University of Hertfordshire to support delivery of £1.1 million project to provide digital innovations for vulnerable residents

 5 April 2024 5 April 2024
5 April 2024

In a successful joint application with Bedfordshire, Luton and Milton Keynes Integrated Care System’s (BLMK ICS) Digitising Social Care (DiSC) programme and Health Innovation England, a team of researchers from the University of Hertfordshire has secured £1.1m funding from the latest wave of NHS England’s Adult Social Care Technology Fund. This will be used to develop digital innovations that support vulnerable adults including people living with dementia.

Supported by the Applied Research Collaboration East of England and The Office of Health Economics, the research will evaluate the impact of introducing new pain assessment technologies and robotic companions in different adult social care settings. In particular, the innovations aim to support older people, particularly those living with dementia, and their carers.

One such innovation is PainChek, an electronic device that identifies and manages pain for those who are unable to communicate it verbally. It uses artificial intelligence (AI) to spot small changes in facial expressions and voice to quantify a pain score and guide carers to provide the right support. The funding will enable around 1,000 residents in a variety of settings to be assessed by their care provider.

Additionally, as part of the initiative, around 1,300 care home residents will be provided with a robotic companion to provide comfort and decrease loneliness. Robopets are intended to provide a calming influence, give people greater independence and confidence, and to improve mental health and wellbeing.

Dr Jenni Lynch, Reader in Social Care, Technology and Knowledge Mobilisation at the University of Hertfordshire who is leading the implementation arm of the project, said: “We are absolutely delighted with this opportunity. Our researchers have worked extremely hard to secure this funding as we know that around 50% of people living with dementia have undetected and untreated pain, leading to huge amounts of distress.  Loneliness and social isolation are also major factors affecting the wellbeing of people living with dementia. With this project we can hopefully shed more light on how advanced digital technologies can be used to tackle issues that really affect people's quality of life.”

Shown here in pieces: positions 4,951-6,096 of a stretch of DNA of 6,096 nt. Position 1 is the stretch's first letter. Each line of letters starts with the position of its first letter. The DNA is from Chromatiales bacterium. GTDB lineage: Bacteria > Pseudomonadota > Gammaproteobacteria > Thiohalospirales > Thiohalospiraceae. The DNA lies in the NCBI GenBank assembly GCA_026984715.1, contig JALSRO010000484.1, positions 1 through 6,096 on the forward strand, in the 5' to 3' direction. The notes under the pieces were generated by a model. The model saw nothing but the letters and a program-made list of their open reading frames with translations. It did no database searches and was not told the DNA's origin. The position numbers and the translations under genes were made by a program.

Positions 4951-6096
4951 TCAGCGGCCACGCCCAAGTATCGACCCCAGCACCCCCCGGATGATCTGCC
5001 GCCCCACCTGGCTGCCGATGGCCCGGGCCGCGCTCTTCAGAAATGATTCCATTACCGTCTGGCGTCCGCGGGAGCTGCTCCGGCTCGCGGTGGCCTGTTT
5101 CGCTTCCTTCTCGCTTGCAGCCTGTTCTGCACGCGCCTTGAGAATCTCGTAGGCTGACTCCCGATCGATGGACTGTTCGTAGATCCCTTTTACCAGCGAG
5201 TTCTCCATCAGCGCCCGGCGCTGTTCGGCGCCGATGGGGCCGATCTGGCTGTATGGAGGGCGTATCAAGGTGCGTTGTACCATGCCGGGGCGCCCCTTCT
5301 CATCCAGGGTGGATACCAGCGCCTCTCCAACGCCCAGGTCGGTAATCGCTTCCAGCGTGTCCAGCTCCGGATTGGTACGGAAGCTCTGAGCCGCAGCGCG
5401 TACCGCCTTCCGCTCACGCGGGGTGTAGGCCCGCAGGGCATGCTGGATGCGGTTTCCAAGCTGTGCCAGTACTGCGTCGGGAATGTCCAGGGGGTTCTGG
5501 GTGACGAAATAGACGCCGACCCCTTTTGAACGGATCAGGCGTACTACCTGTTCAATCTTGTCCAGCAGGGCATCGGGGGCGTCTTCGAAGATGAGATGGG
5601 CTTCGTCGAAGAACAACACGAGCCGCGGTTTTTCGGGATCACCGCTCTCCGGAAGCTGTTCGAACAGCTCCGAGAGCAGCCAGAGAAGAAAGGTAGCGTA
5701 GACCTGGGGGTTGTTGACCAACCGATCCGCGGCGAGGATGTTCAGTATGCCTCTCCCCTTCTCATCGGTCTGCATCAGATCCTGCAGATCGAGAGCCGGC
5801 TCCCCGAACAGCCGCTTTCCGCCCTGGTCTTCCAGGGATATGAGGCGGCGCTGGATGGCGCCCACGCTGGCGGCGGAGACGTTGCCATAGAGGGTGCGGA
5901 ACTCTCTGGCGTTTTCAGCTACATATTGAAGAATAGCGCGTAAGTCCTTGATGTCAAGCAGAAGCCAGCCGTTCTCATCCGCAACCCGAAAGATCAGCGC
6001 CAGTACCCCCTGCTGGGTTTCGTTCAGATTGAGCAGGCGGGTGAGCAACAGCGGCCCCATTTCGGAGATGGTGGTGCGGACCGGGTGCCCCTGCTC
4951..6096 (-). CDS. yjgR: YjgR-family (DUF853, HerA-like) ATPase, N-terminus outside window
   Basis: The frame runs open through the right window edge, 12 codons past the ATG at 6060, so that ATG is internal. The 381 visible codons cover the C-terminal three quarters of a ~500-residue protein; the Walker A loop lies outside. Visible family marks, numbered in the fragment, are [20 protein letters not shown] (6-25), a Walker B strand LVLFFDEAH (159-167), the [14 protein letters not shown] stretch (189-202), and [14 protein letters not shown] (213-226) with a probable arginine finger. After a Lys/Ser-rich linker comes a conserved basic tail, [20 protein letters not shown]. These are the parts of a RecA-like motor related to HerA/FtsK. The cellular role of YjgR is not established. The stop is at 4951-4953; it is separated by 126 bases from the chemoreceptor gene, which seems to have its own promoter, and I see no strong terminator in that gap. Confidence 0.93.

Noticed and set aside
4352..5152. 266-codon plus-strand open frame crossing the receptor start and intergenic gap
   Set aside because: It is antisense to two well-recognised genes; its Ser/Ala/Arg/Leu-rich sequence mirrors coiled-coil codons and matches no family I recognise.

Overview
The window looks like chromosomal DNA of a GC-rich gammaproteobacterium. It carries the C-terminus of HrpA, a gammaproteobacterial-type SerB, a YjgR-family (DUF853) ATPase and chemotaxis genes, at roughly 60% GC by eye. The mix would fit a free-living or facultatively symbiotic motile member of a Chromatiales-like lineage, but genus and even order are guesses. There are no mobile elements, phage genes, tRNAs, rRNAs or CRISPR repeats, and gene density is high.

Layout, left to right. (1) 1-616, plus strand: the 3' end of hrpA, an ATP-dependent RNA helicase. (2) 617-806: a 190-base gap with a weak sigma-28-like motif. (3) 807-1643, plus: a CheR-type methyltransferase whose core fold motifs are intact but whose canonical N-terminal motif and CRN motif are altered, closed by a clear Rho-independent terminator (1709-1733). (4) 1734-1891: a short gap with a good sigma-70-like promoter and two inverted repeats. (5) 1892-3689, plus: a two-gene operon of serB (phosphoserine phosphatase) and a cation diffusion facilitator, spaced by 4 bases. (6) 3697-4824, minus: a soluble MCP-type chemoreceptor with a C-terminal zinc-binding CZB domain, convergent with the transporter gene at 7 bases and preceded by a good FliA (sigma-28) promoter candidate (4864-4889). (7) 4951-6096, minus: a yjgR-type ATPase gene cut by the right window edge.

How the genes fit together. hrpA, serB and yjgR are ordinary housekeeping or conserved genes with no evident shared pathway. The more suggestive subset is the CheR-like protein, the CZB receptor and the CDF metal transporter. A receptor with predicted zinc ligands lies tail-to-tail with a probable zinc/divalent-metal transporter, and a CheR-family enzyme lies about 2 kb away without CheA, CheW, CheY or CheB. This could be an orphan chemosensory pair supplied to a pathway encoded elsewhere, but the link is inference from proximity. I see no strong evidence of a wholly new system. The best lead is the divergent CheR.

It is hoped that both innovations will improve overall wellbeing and quality of life for residents by reducing distress and anxiety, which will also have a positive effect on families and carers.

Through a number of methods and processes, including focus groups and observations, researchers will capture the experiences of service users, carers and key staff. These insights will inform the development of an evidence-based plan for scale and spread across BLMK ICS.

Clare Steward, DiSC Programme Director, said: “We are very aware that depression, loneliness and dementia are real challenges for our ageing population, and are keen to invest in solutions that would help improve the quality of life of our residents and reduce pressure on care services.”

“Co-production and collaboration have always been very important to our team and after looking at a number of potential innovations, we have worked closely with our stakeholders and local care providers to agree which two schemes would most benefit our residents and providers.”

Find out more about the DiSC programme


Press Office +44 (0)1707 285 770